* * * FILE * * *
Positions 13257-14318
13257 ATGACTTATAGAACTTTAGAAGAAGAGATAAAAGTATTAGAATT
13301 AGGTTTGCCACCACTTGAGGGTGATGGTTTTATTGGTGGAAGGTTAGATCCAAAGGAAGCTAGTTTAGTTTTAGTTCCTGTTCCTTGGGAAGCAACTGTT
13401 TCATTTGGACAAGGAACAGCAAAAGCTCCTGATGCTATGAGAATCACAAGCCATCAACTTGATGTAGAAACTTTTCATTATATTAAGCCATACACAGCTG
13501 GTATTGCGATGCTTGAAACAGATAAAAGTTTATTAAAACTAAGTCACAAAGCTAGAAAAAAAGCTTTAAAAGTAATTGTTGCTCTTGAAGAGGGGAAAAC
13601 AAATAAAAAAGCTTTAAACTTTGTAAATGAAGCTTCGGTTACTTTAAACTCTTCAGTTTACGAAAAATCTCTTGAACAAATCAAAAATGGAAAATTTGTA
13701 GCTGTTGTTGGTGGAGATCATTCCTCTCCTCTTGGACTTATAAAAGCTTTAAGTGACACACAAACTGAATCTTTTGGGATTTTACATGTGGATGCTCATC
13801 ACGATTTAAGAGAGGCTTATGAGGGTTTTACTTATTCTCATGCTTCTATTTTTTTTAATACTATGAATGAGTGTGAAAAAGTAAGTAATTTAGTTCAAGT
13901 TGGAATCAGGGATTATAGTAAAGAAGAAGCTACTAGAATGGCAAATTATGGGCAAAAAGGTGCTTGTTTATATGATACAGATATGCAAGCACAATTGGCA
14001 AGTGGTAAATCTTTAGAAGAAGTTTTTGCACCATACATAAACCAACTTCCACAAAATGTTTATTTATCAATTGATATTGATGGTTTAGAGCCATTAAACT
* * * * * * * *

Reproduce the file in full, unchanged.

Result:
Positions 13257-14318
13257 ATGACTTATAGAACTTTAGAAGAAGAGATAAAAGTATTAGAATT
13301 AGGTTTGCCACCACTTGAGGGTGATGGTTTTATTGGTGGAAGGTTAGATCCAAAGGAAGCTAGTTTAGTTTTAGTTCCTGTTCCTTGGGAAGCAACTGTT
13401 TCATTTGGACAAGGAACAGCAAAAGCTCCTGATGCTATGAGAATCACAAGCCATCAACTTGATGTAGAAACTTTTCATTATATTAAGCCATACACAGCTG
13501 GTATTGCGATGCTTGAAACAGATAAAAGTTTATTAAAACTAAGTCACAAAGCTAGAAAAAAAGCTTTAAAAGTAATTGTTGCTCTTGAAGAGGGGAAAAC
13601 AAATAAAAAAGCTTTAAACTTTGTAAATGAAGCTTCGGTTACTTTAAACTCTTCAGTTTACGAAAAATCTCTTGAACAAATCAAAAATGGAAAATTTGTA
13701 GCTGTTGTTGGTGGAGATCATTCCTCTCCTCTTGGACTTATAAAAGCTTTAAGTGACACACAAACTGAATCTTTTGGGATTTTACATGTGGATGCTCATC
13801 ACGATTTAAGAGAGGCTTATGAGGGTTTTACTTATTCTCATGCTTCTATTTTTTTTAATACTATGAATGAGTGTGAAAAAGTAAGTAATTTAGTTCAAGT
13901 TGGAATCAGGGATTATAGTAAAGAAGAAGCTACTAGAATGGCAAATTATGGGCAAAAAGGTGCTTGTTTATATGATACAGATATGCAAGCACAATTGGCA
14001 AGTGGTAAATCTTTAGAAGAAGTTTTTGCACCATACATAAACCAACTTCCACAAAATGTTTATTTATCAATTGATATTGATGGTTTAGAGCCATTAAACT